Friday, September 18, 2009

Saying goodbye...

As I age, become ever more conscious of my own mortality, and am affected by the mortality of others, little things begin to mean a great deal to me. I notice significances more, spend more time thinking about those significances, and go deeper into their larger meaning.

It's probably a good year for us to be engaging theological issues in our worship time at UUCWI because I'm thinking more about meaning. And meaning is what theology is all about. My own mental meanderings start with "someone I care about is very ill and I feel compassion for her", move on to "what will it be like for me if and when she dies?", and wind up in "what does it mean that I will die, that we all will die, that these deaths are a natural outcome of human life, and where is the Sacred in this natural occurrence?"

Recently an email from an acquaintance reached my inbox. The sender was someone I'd met when I performed her wedding ceremony a couple of years ago, whose first message to me included the line that she wanted to wear her wedding dress before she had to go in for her next round of chemo.

This time it was a plea to be with her and her husband as they put their beloved dog to rest. Mac, who had been a member of the wedding party, was declining fast; his illness too was cancer and it had struck hard, taking him downhill almost overnight. Would I say a few words over his little grave? Of course I would.

It came at the end of a pleasant day with my sister across the water. Sitting in the ferry line, I got the call. Could I come to the house as soon as I got off the boat? The vet would be there and we would be together during these moments of goodbye, the little grave would be dug, and we would bury Mac with his toys and collar, wrapped in his favorite blanket. And I would pray.

It happened just that way, with many tears and stories of Mac's bravery and protectiveness toward his family and other animal friends. We wrapped him and carried him to the grave, where he was laid. And my words went something like this:

"Spirit of Life and Love, God in our midst, we are grateful for the unconditional love of our animal friends. They give it so unstintingly and we give our care and devotion in return. But our lives are longer than their lives and there sometimes comes a time when we must repay their love and friendship by giving them a peaceful, painfree death. We are grateful for the bright spirit of little Mac, who gave so freely to his humans of his companionship, his protection, his playfulness, his loyalty. May his spirit be always with his humans and may he rest here in peace. Amen and Blessed Be."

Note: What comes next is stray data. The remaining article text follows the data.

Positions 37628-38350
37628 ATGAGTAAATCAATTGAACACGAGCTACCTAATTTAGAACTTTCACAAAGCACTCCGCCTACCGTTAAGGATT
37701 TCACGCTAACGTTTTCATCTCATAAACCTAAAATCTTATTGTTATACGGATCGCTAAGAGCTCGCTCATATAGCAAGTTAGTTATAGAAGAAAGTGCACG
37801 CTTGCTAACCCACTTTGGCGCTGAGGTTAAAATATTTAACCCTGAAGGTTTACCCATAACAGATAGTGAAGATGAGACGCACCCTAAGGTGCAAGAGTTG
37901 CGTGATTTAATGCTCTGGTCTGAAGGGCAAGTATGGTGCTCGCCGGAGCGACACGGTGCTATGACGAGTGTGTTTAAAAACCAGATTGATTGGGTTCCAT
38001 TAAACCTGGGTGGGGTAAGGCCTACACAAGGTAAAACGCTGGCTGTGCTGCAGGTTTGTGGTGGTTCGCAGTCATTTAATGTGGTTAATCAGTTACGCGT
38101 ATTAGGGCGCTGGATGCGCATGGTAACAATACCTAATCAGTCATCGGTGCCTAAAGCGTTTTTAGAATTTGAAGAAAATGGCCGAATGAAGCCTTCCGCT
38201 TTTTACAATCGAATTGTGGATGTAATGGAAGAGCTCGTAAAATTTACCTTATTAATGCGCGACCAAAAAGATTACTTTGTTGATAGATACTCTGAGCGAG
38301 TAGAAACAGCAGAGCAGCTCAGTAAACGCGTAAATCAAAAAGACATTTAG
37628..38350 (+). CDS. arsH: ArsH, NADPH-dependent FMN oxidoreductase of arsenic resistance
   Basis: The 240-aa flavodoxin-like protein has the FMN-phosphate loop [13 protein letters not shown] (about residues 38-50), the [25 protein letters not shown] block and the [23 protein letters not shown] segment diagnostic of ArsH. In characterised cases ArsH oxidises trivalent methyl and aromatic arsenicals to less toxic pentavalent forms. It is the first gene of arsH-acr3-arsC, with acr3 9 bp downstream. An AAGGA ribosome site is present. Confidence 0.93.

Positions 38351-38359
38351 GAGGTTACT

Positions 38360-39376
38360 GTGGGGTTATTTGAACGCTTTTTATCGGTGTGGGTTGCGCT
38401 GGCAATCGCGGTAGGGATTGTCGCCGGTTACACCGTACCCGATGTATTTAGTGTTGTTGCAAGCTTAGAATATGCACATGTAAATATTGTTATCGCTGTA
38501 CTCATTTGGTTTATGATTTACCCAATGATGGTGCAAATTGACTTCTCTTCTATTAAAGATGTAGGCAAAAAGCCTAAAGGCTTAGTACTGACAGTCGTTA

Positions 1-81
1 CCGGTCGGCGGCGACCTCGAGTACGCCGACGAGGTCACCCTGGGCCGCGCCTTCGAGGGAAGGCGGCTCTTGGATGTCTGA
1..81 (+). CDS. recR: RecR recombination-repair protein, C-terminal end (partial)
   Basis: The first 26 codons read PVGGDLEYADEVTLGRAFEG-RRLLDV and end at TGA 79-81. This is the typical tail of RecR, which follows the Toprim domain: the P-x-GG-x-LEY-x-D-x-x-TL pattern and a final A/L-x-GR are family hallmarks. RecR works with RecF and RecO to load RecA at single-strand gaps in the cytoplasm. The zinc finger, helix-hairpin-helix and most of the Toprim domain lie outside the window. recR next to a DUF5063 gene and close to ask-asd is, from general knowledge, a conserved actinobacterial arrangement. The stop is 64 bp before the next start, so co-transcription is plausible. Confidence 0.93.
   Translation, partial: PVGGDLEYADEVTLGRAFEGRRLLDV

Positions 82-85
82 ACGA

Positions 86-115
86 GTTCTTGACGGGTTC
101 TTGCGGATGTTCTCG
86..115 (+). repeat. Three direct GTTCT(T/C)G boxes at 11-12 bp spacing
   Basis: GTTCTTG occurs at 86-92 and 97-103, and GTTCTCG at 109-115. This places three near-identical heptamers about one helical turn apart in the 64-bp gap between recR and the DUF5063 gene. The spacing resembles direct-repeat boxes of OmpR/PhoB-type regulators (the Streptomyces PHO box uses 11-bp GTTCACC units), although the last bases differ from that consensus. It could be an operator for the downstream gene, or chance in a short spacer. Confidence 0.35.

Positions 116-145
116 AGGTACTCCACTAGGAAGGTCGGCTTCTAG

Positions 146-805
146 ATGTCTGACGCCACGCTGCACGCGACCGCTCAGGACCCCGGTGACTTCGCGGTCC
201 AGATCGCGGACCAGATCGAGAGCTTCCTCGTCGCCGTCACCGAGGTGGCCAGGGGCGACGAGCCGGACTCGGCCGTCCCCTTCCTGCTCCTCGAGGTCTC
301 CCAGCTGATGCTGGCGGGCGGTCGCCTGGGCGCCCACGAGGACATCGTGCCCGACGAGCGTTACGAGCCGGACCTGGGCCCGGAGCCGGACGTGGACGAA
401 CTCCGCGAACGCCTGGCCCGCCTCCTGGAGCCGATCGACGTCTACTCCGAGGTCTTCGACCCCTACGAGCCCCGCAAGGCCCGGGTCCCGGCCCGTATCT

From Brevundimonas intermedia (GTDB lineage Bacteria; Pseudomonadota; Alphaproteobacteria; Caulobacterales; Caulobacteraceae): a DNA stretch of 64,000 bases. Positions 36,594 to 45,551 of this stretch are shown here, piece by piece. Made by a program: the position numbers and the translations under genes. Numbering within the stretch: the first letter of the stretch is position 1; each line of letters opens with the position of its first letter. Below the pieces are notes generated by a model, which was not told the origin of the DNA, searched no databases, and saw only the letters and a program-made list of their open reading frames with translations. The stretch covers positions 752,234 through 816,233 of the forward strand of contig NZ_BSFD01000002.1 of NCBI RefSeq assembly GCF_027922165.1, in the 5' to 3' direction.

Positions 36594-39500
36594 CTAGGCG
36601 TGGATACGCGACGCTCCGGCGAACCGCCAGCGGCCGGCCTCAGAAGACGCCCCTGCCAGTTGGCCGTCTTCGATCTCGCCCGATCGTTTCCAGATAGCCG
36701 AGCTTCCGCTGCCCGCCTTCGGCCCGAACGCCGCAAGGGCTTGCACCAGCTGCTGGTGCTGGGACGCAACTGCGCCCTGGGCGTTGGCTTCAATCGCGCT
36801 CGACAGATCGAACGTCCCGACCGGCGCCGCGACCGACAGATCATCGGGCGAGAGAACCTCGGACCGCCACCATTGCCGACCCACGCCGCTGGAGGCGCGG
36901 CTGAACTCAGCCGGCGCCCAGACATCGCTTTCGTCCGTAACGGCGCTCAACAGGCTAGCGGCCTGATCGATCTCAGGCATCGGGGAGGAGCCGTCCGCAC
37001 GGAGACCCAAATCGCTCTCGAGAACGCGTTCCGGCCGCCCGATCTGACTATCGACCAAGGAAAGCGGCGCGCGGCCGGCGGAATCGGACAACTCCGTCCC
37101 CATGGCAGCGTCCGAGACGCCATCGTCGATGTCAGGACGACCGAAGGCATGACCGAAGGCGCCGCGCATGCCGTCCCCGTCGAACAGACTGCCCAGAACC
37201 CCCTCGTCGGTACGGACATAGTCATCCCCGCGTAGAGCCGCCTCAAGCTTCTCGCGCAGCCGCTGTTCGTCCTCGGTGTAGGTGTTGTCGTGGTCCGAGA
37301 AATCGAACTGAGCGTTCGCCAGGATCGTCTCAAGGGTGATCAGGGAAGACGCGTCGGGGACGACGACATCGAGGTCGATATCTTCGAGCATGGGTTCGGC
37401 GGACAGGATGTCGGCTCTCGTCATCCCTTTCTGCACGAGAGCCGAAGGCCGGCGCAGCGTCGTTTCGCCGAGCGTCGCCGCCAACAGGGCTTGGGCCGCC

And we threw clods of dirt upon the small packet in the bottom of the grave and said goodbye.


Laura said...

Thank you for this today; we laid our beloved Boots-kitty to rest last night in the garden and couldn't think of any appropriate words at the time. These are what I needed to hear today.

Laying that little girl - that tiny package - in the dirt - with a picture of her three brothers and one sister, and buried beside her big brother... well, it was such a hard thing. And to do it without being able to say goodbye coming home still sick from the hospital yesterday...


Thank you. I love you.


ms. kitty said...

Dear Laura,
I'm so sorry to hear that you have lost Boots-kitty. I know you loved her dearly and will miss her deeply. It's so hard to lose such a sweet friend.

Do take care of yourself while you grieve. Your life is ever so valuable too.


Robin Edgar said...

"we would bury Mac with his toys and collar, wrapped in his favorite blanket."

Just like an ancient pharoah aka king!

I am glad that you were able to do that. When my cat Zeuss died in my arms in a vet's waiting room he was pretty much confiscated. I had wanted to bury him near the riverside but the veterinarian who confirmed his death said that it was against the law to bury pets and that ALL animals that died in the veterinary had to be sent out for cremation. At least in Montreal it is best to avoid veterinarians if your pet is on its last legs and you would like to give it a decent send off. . .

John A Arkansawyer said...

When my cat died, years back, I had two very decent people make it easier for me.

My discrete math prof, Dr. Bakke, accepted with only a moment of questioning my excuse that I'd missed our third exam because I'd been sitting with a terribly sick cat who'd died later that day.

My veterinarian, Doctor Bop (her nickname, which was on her card, was "Boppie"), came to my house after five and gave her the shot right there on the porch, and went with me in the back to bury her.

Such decent people. I remember them fondly.

ms. kitty said...

Such great kindness on the part of the people involved, John. Thanks for your story.

Mile High Pixie said...

How truly wonderful of you to value the life of this creature as much as any two-legged one. While my Maddy has survived an entire year with small-cell lymphoma in her stomach, I know the time will come much sooner than I'd hoped to release her back to the Universe and send her on her way over the Rainbow Bridge. Thank you so much for being with this family in their time of loss and rememberance.

ms. kitty said...

Thanks, Pixie. Give that Maddy-cat a little pet from me, okay?

Miss Kitty said...

Ohhh, Ms. K...thank you for posting this. Mom and I laid my 13-year-old Noel to rest a few weeks ago; even when you see the end fast approaching (for both human and animal friends), it's never easy, is it?

Bless you for being there for that family, and for their beloved four-legged companion. (((hugs)))

ms. kitty said...

It is always so very hard, isn't it, Miss K? And you give love and care to so many animals----I admire that in you. Hugs right back to you---I hope we meet someday!

Elz said...

/Beautiful prayer. Thank you.